torch.max(input) → Tensor

Returns the maximum value of all elements in the input tensor.


This function produces deterministic (sub)gradients unlike max(dim=0)


input (Tensor) – the input tensor.


>>> a = torch.randn(1, 3)
>>> a
tensor([[ 0.6763,  0.7445, -2.2369]])
>>> torch.max(a)
torch.max(input, dim, keepdim=False, out=None) -> (Tensor, LongTensor)

Returns a namedtuple (values, indices) where values is the maximum value of each row of the input tensor in the given dimension dim. And indices is the index location of each maximum value found (argmax).


indices does not necessarily contain the first occurrence of each maximal value found, unless it is unique. The exact implementation details are device-specific. Do not expect the same result when run on CPU and GPU in general. For the same reason do not expect the gradients to be deterministic.

If keepdim is True, the output tensors are of the same size as input except in the dimension dim where they are of size 1. Otherwise, dim is squeezed (see torch.squeeze()), resulting in the output tensors having 1 fewer dimension than input.

  • input (Tensor) – the input tensor.

  • dim (int) – the dimension to reduce.

  • keepdim (bool) – whether the output tensor has dim retained or not. Default: False.

  • out (tuple, optional) – the result tuple of two output tensors (max, max_indices)


>>> a = torch.randn(4, 4)
>>> a
tensor([[-1.2360, -0.2942, -0.1222,  0.8475],
        [ 1.1949, -1.1127, -2.2379, -0.6702],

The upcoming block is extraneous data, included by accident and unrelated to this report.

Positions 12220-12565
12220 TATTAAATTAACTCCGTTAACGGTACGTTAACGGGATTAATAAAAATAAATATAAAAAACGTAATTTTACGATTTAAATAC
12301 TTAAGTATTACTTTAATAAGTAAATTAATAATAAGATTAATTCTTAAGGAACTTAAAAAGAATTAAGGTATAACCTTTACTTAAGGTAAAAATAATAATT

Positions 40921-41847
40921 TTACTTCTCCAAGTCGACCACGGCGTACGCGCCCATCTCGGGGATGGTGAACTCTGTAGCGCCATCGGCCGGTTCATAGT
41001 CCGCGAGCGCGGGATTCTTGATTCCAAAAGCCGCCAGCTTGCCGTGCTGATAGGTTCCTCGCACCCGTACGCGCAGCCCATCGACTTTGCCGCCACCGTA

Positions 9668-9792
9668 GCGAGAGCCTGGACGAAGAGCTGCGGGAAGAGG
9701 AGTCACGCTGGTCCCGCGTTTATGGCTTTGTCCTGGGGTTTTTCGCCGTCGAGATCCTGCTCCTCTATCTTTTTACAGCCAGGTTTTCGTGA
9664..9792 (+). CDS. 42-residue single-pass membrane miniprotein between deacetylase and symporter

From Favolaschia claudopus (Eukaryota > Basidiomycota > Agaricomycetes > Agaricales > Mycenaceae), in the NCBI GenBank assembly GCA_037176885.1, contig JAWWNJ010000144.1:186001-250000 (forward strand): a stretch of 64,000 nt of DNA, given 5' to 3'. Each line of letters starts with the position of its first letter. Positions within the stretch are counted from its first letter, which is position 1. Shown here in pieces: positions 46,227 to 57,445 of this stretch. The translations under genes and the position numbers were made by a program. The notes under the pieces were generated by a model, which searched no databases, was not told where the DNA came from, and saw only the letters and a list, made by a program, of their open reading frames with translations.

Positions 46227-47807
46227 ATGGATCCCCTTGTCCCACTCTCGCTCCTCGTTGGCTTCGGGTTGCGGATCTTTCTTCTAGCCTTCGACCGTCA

[ 1.5717, -0.9207,  0.1297, -1.8768],
        [-0.6172,  1.0036, -0.6060, -0.2432]])
>>> torch.max(a, 1)
torch.return_types.max(values=tensor([0.8475, 1.1949, 1.5717, 1.0036]), indices=tensor([3, 0, 0, 1]))
torch.max(input, other, out=None) → Tensor

Each element of the tensor input is compared with the corresponding element of the tensor other and an element-wise maximum is taken.

The shapes of input and other don’t need to match, but they must be broadcastable.

outi=max(tensori,otheri)\text{out}_i = \max(\text{tensor}_i, \text{other}_i)


When the shapes do not match, the shape of the returned output tensor follows the broadcasting rules.

  • input (Tensor) – the input tensor.

  • other (Tensor) – the second input tensor

  • out (Tensor, optional) – the output tensor.


>>> a = torch.randn(4)
>>> a
tensor([ 0.2942, -0.7416,  0.2653, -0.1584])
>>> b = torch.randn(4)
>>> b
tensor([ 0.8722, -1.7421, -0.4141, -0.5055])
>>> torch.max(a, b)
tensor([ 0.8722, -0.7416,  0.2653, -0.1584])


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